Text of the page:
Cyprus Deputy Ministry of Tourism while satisfied that 2019 ended with breaking the record for tourist arrivals it has produced a 10-year roadmap to ensure the island’s long-term future.
Earlier this week, Tourism Minister Savvas Perdios presented his ministry’s 10-year national strategy plan to MPs.
Commenting on last year’s 3.97 mln visitors record, Perdios noted it was the result of efforts by his ministry along with all stakeholders in the island’s tourism sector.
Looking ahead, the Ministry aims to increase tourist flows to the island by 30% by the end of the decade.
Perdios said the ambitious national plan aims to be a “game-changer” for Cyprus tourism.
He said the strategy will rebrand Cyprus with the ultimate aim of placing it amongst the world’s top 30 tourist destinations.
Cyprus is currently the 44th top tourist destination said Perdios quoting the Travel & Tourism Competitiveness Report 2019 of the World Economic Forum.
The top 30 list includes Spain (number 1), France (3), Italy (8), Portugal (12), Greece (25) and Croatia (27).
“Placing ourselves on this list will mean that we are a quality destination, and will no longer have to worry about competition from neighbouring countries who offer cheaper packages than ours such as Turkey (No. 43), Bulgaria (45), Egypt (65) and Israel (57),” said Perdios.
He said the strategy is designed on five pillars, broken down into yearly plans which will need parliament’s approval.
The first pillar is to establish the island as a year-round destination, which offers more than sun and sea tourism.
The Ministry will put the spotlight on rural areas with separate branding campaigns.
Special emphasis will be placed on promoting Cyprus as a destination for special interest tourism, such as gastronomy, sports and conferences.
Perdios said that for these plans to materialise air connectivity needs to improve to diversify the countries from which tourists arrive.
The second pillar aspires to establish Cyprus as a quality destination by improving price competitiveness and offering value-for-money services to tourists.
A series of actions will be taken to modernize the legislative framework related to services such as restaurants, taxis, rental vehicles, theme parks etc.
The plan also aspires to see Cyprus becoming a ‘smart’ destination by making the best use of data on tourism services offered globally. The ministry aims to utilise data from online reputation management platforms like Trip Advisor.
Encouraging tourist to come back to the island by introducing a reward system scheme at various sites and improving public transport is also a priority for the ministry.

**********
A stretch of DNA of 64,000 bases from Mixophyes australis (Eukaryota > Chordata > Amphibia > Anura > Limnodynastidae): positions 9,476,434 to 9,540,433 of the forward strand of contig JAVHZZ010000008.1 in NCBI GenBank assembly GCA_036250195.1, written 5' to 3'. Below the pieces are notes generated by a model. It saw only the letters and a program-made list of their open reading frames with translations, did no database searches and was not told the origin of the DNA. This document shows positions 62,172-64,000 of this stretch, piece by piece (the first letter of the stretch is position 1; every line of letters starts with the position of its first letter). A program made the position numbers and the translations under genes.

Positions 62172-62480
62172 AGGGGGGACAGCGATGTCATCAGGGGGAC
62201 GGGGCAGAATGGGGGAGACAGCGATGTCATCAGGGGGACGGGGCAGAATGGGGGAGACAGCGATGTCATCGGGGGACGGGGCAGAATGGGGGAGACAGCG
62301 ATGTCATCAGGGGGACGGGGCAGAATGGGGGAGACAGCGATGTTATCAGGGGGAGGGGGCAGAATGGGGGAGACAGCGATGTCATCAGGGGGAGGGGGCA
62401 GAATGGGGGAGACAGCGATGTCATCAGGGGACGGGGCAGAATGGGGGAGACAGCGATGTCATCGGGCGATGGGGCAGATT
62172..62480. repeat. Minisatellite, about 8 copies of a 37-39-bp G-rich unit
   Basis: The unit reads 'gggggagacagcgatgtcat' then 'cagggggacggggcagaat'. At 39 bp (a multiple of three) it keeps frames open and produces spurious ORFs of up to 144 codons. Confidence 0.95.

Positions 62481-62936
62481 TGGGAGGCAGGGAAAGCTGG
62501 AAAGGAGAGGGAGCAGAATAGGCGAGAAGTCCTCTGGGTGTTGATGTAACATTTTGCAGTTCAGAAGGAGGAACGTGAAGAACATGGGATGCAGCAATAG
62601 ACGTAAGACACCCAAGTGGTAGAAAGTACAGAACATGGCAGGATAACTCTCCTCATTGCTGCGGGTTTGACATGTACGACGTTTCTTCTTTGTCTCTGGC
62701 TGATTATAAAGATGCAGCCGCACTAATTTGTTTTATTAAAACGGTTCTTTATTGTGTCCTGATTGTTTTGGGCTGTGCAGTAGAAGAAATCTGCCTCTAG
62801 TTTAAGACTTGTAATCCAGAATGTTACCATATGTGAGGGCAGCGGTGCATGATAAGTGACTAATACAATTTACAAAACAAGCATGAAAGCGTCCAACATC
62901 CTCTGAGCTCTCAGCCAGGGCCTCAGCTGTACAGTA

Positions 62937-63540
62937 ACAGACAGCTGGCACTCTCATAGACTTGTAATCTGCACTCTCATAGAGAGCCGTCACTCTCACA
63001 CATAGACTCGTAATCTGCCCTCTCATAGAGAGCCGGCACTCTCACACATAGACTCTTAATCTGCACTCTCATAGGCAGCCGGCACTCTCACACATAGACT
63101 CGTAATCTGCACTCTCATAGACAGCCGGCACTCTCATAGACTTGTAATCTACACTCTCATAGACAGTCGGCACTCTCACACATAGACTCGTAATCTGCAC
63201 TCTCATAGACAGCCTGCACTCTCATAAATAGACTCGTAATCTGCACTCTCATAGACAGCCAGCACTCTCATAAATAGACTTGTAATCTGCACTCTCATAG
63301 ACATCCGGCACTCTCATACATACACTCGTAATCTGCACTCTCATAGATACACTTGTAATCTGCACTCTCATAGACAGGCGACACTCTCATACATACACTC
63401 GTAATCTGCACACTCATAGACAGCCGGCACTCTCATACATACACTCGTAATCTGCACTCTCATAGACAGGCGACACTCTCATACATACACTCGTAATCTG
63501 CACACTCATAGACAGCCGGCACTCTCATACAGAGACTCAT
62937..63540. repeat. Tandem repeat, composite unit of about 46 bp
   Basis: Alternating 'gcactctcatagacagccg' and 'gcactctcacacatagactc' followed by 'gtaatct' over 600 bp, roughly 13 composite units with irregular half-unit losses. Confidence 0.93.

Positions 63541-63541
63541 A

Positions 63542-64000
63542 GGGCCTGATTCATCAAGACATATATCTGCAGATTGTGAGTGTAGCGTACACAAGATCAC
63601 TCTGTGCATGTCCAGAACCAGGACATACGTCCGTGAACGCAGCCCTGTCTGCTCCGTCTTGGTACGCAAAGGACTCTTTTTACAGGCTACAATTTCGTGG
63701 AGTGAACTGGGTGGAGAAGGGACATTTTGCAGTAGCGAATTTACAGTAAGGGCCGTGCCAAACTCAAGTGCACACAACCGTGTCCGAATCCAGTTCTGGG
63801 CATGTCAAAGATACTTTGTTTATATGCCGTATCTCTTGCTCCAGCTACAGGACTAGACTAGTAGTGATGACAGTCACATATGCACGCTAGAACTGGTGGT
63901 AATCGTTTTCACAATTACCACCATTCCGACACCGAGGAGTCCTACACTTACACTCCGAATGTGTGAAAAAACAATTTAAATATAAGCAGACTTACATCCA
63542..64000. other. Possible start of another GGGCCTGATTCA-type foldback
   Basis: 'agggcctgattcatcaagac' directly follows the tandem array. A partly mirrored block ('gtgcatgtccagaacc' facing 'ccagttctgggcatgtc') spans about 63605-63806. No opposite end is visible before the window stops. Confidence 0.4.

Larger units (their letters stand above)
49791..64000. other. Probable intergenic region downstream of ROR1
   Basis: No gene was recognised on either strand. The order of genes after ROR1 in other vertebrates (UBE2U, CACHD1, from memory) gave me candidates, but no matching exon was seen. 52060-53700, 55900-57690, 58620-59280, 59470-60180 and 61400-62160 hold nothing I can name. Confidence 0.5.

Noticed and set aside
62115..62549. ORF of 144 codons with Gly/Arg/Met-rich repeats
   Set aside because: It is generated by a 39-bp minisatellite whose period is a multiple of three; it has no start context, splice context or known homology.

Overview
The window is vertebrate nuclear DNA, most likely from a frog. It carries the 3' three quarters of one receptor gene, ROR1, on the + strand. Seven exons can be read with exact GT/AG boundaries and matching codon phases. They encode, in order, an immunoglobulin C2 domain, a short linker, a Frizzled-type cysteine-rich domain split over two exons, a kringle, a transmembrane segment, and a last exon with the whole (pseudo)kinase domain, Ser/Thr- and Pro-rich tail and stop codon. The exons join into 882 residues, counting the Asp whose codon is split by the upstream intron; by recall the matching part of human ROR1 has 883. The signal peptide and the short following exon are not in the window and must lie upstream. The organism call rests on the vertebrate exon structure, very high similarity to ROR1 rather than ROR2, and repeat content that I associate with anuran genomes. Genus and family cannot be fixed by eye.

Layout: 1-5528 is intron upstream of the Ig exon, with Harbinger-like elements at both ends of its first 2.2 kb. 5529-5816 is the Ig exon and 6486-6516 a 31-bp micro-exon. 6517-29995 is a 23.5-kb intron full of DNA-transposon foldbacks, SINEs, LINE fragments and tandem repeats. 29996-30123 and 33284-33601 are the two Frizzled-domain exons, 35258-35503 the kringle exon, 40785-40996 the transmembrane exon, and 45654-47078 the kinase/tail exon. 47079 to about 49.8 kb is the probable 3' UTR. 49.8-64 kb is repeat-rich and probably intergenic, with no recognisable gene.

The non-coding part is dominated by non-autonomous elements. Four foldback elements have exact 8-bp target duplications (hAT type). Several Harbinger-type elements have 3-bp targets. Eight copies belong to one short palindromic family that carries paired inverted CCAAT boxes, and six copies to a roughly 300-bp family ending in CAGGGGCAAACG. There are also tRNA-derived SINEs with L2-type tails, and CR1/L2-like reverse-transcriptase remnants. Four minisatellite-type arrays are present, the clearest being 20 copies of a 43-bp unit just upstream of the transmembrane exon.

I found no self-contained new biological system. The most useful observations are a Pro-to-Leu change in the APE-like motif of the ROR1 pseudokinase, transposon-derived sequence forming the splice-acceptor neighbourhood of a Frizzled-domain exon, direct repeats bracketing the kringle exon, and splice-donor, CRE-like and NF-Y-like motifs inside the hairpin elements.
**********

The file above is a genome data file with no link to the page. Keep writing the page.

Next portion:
The ministry also wants to enhance Cyprus’ image as an eco-friendly destination.
“As people become more concerned over climate change and their own carbon footprint, a growing number of environmentally aware tourists from northern European countries opt to travel closer to home. That is one of the reasons why we need to enhance our image as a country which has respect for the environment.”
As far as numbers are concerned, the ministry aims to increase overnight stays by around 32% over the next decade to around 48 million which translates into a 31% increase in arrivals expected to reach 5 million.
Cyprus is also seeking to increase annual tourism income generated by €1.5 bln, reaching almost 4.5 bln by 2030.
The aim is to increase daily average spending by tourists to €87 – from €75 – which is “entirely feasible”.
A study by a Spanish consultancy firm suggested that Cyprus could raise its income from tourism to €7 bln annually.
“The Deputy Ministry feels that with all that is happening around us, we need to be more down to earth that is why we are aiming for €4.5 bln”.
Last year saw DPM officials concentrate on promoting Cyprus as a tourist destination in the Middle East, but 2020 will find them travelling to northern Europe, with emphasis on Scandinavia.
There will also be separate campaigns targeting various age groups.
Meanwhile, hoteliers have welcomed the plan noting that for the first time a “plan with a vision for the future” is not only drawn up but also put on paper with measurable goals.
Director-General of the Cyprus Hotels Association, Zacharias Ioannides said that they welcome the strategic plan and will work closely with the ministry so as to achieve goals set.
“The goal of promoting Cyprus’ tourism is a common one, and now is the time for all stakeholders, including ministries, hoteliers and tour operators to pull together to achieve them,” said Ioannides.